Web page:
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Will Jordan's 'clumsy' contest the final nail in coffin for All Blacks

By Ned Lester
Will Jordan of the All Blacks and Thomas Ramos of France contest for the high kick. Photo by Paul Harding/Getty Images

A shaky kicking game from the All Blacks did not bear the fruit head coach Ian Foster was hoping for in his side’s Rugby World Cup loss to France in Paris.

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A variety of kicking options were deployed but unless it was winger Mark Telea on the receiving end, there was little reward for the surrendering of possession.

It was Telea who drew first blood in the World Cup opener thanks to a cross-field dime from the boot of Beauden Barrett. But, unfortunately for the All Blacks, fellow winger and try-scoring phenom Will Jordan couldn’t find synergy with his kickers to the same avail.

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Jordan chased plenty of bombs from his fullback but found the referee’s whistle more than the ball in his aerial challenges.

The winger’s resulting yellow card confounded the discipline issues for New Zealand. Foster put his side’s high penalty count down to one major factor:

“Pressure,” he told reporters in Paris. “You have to give France some credit for that.

“Will [Jordan] was a bit clumsy with a couple of aerial things and the second one didn’t help us. The yellow card came at a bad time against a team who like to exploit the back-field.

“France were good enough to take advantage of that but our discipline was pretty good in the first half.  When we had ball, we played with a lot of ambition, there was a lot of good stuff. It was just frustrating we couldn’t really strike in that second half.”

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It was one-way traffic on the scoreboard after Telea struck again to start the second half. France ran home with an 18-0 run in the final 38 minutes.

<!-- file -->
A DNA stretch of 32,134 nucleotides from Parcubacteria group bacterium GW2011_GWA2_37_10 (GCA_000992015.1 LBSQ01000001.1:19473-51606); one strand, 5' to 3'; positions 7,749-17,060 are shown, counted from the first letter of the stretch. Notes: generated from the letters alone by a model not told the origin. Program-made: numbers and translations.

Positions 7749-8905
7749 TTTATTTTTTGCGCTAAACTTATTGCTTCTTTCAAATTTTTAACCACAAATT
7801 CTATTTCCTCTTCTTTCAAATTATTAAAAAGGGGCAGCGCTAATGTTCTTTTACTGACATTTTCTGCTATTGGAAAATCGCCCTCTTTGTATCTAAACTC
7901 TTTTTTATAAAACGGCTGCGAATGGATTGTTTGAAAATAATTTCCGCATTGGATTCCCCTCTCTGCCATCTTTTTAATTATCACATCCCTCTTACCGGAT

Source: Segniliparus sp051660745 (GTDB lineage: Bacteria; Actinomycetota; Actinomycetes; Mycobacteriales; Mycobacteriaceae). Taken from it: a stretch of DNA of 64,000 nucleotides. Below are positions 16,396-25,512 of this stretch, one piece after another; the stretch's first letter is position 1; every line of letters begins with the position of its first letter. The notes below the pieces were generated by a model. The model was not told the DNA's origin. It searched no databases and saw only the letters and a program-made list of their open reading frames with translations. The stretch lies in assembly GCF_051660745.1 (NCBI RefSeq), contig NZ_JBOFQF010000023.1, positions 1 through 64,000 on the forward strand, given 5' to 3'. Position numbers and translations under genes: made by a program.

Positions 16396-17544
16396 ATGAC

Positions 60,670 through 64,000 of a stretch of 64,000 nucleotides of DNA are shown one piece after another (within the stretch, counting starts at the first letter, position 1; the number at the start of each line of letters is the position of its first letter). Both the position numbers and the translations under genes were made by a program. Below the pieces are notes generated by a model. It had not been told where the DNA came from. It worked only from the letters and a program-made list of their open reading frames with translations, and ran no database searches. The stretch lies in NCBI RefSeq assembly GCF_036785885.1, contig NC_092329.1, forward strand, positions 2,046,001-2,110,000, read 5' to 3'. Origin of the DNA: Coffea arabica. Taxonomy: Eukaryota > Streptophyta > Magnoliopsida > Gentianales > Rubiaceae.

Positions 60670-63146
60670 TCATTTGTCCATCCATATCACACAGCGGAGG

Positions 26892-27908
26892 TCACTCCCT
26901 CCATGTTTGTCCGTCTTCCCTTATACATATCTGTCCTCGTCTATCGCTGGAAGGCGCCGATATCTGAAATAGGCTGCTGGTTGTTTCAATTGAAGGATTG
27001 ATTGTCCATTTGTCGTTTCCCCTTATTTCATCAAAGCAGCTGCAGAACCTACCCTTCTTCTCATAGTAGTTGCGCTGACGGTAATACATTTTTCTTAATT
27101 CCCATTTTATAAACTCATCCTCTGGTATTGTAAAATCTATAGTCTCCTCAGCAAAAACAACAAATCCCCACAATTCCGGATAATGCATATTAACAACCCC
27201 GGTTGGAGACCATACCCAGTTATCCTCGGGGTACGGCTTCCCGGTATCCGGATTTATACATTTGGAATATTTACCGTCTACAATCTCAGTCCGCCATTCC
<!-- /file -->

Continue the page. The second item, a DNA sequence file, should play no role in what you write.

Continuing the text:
That wasn’t necessarily a fair reflection of the competitive nature of the match in the eyes of Foster, who thought his team deserved a tighter scoreline.

“It certainly felt like that but it is what it is. They were good enough at the end and got the bounce of the ball at the end which inflated the score a bit but it was a pretty tough game for both sides.

“I thought they were out on their feet in the last 10 minutes before half-time and we should have been a bit more efficient. We missed it in the corner with a loose pass, we weren’t quite good enough.”

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Much like the 2011 Rugby World Cup, the two teams have the potential to face each other again in the final.

And just like the 2011 final, Foster says he has every bit of faith in his team going all the way to lift the Webb Ellis Cup.

“I do but we have to shift a couple of areas to be more efficient in the air. We were not good at chasing our own kicks today, that’s obvious. We scrummed well for spells in that game but the pictures we painted allowed them to exploit us so we will have to chase that up with the officials.

“Most of the penalties were about them getting on the ball really quickly and us not being able to move them. That’s something we can control and take a lot of pride in. But they have set a pretty high bar for us, so we have been given that message.”

 

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Comments

14 Comments
R
Ruby 310 days ago